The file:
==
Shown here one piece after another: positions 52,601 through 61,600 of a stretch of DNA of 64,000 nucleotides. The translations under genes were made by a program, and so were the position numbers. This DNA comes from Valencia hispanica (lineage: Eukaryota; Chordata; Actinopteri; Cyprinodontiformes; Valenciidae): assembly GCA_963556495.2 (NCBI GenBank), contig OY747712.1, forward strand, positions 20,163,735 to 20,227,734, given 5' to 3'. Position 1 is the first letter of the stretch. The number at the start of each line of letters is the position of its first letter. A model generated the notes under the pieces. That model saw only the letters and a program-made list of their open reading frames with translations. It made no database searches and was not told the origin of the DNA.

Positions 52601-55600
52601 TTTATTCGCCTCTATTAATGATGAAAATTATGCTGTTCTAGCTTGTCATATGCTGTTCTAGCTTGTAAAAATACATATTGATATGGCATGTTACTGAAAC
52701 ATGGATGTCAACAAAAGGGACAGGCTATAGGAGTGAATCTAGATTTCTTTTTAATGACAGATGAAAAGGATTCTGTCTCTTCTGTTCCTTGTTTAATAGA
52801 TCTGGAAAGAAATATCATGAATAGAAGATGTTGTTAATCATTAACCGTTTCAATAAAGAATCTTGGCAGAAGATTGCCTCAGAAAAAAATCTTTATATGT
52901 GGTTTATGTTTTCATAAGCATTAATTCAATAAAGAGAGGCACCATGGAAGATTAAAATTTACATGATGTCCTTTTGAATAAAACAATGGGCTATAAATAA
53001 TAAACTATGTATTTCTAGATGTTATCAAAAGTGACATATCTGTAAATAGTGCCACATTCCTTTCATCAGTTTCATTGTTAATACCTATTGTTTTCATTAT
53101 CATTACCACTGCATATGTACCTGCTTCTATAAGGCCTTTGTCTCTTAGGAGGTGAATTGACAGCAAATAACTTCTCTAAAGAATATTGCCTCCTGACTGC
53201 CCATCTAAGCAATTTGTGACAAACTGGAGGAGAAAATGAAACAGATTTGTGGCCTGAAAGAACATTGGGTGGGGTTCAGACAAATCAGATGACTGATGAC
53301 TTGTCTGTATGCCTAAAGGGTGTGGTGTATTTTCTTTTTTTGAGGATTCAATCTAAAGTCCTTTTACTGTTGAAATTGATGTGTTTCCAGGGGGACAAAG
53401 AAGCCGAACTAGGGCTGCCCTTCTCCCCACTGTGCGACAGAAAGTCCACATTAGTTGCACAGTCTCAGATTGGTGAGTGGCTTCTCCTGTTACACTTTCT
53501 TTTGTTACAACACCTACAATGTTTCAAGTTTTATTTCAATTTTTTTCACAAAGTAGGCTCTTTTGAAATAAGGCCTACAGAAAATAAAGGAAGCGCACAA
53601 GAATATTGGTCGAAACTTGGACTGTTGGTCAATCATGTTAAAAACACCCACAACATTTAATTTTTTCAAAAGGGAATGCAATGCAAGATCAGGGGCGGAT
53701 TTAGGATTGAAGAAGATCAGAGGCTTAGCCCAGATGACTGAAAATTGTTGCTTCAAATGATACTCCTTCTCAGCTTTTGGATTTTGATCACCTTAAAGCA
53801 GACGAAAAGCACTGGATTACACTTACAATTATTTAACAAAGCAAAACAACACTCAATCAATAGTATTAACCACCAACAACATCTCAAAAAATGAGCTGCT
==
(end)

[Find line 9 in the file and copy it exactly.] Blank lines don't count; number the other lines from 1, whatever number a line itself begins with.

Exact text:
53201 CCATCTAAGCAATTTGTGACAAACTGGAGGAGAAAATGAAACAGATTTGTGGCCTGAAAGAACATTGGGTGGGGTTCAGACAAATCAGATGACTGATGAC